Allison: If, as a faculty member, and I’ve been struggling to do this a little bit… there was a workshop that you offered at the start of summer that a number of faculty went to, what would you recommend when you’re trying to first start thinking about making a shift to designing classes using this strategy?

Rebecca:I think the best place to start is… one small thing. Maybe there’s one thing that students are struggling with in your class. I’m not sure what that might be. Maybe it’s writing an argument, so we can be a more specific. That’s the instructional objective. Now you need to start thinking about “how does that relate to a student’s needs?” or “where do they get stuck or where do they get frustrated?” or “what do they already know?,” “what are their misperceptions?” and you start from their perspective and some of that’s through observation. So, you can probably answer some of those questions just based on your own observations from having taught writing in your classes.

Allison: Sure.

Rebecca:Some of it might be you need to ask some questions of that population to better understand why they feel like they get stuck. It might be interviews. It might be surveys or questions in class.

Allison: Yeah.

Rebecca:You get a feel for that, then you start trying to figure out “Okay, if I want them to write arguments better, but this is their barriers, hurdles, and goals, where can you find some… essentially… synergy between those that you could focus on? …and then define an actual problem that you want to solve. You might initially start thinking “Oh, the problem I’m trying to solve is students don’t know how to write an argument,” but actually if you’re using design thinking you would be open to the idea that that’s not the problem you’re trying to solve… and you allow that exploration to allow you to gather more information to come up with a better problem statement that puts the user or the audience (or in this case, the student) at the forefront as opposed to your objective at the forefront.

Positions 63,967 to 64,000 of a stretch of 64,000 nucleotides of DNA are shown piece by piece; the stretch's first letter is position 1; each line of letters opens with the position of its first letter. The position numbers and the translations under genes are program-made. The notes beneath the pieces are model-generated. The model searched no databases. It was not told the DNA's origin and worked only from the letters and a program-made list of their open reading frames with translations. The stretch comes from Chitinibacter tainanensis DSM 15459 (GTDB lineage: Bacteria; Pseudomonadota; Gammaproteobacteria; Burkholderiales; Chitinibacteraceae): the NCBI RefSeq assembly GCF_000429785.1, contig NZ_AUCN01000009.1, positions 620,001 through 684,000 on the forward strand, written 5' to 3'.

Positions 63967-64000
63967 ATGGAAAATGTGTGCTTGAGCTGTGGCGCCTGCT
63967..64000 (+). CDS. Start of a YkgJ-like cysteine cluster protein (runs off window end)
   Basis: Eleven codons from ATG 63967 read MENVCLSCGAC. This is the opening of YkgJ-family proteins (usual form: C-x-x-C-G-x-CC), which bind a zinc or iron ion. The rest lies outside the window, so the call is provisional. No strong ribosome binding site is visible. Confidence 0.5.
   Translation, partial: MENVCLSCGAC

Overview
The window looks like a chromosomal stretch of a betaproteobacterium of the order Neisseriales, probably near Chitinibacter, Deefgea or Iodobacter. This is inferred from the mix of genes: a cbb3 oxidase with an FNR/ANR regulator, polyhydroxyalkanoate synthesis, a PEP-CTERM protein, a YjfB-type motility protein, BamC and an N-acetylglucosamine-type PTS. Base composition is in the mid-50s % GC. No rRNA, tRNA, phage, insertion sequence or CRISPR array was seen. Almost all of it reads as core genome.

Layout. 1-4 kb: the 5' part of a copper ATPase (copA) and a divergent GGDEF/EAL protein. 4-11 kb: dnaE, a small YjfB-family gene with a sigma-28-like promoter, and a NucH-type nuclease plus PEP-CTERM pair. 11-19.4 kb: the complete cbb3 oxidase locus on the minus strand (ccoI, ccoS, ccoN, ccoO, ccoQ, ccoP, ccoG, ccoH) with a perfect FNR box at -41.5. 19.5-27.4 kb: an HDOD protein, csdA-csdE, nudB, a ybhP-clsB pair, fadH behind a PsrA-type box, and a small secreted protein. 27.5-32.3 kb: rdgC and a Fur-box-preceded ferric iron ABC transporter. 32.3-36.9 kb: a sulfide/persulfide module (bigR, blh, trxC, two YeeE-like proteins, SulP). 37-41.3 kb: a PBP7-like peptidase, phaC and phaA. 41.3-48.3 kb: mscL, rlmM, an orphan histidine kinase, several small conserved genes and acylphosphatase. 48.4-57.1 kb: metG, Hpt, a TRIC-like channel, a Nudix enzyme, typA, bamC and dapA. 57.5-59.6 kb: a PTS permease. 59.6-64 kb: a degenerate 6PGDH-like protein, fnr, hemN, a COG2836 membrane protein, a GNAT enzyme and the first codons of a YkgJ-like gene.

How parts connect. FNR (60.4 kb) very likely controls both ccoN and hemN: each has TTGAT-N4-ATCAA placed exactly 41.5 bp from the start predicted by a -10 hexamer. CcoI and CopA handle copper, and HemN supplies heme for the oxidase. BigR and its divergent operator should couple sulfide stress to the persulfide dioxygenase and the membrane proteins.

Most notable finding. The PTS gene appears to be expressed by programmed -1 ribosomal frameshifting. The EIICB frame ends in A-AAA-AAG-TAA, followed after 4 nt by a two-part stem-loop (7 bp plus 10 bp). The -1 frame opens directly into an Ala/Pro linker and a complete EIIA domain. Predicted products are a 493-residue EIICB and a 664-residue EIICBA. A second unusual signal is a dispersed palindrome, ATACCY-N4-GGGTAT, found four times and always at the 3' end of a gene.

Allison: I think the place where for me, even in the initial explanation, as a faculty member I get tripped up is the immediate knee jerk that is “Sure, but then by the end of the semester I need them to write an argument.” So, at some point I’m gonna refocus to the objective being writing an argument. When in the process does that come back?

Rebecca:What you’re assuming is that that ever goes away… and it doesn’t. Rather, you’re just reframing the problem. If the hurdle is “I don’t know what an argument is…” that there’s two sides to an argument perhaps…. at least…

Allison: Yeah…

Rebecca:…or there’s multiple perspectives that are involved in the argument, then it might start with that, in overcoming those perceptions… in doing some exercises to move towards… it’s not that you won’t get them to do that in the end…. but maybe you’re always thinking it has to be a paper… and I’m just putting words in your mouth….

Allison: Sure.

Rebecca:…it might not be that…

Allison: Sure.

Rebecca:…but maybe your assumption is that the only way I can get there is they have to write a paper… but maybe there’s some other kinds of ways that they can practice doing an argument that’s not a paper first… that might take advantage of some of their strengths or their perceived strengths that could help them be more confident to do the thing you want them to do ultimately. But, I think it’s really about the starting point… the journey to get to that place is very different if you’re thinking about the student first, rather than my goal of writing an argument first.

John: When you talk about focusing on the student first, would you focus on what preconceptions they have? what barriers? and what’s preventing them to get to that? …and then focus on designing ways of getting them to achieve that goal.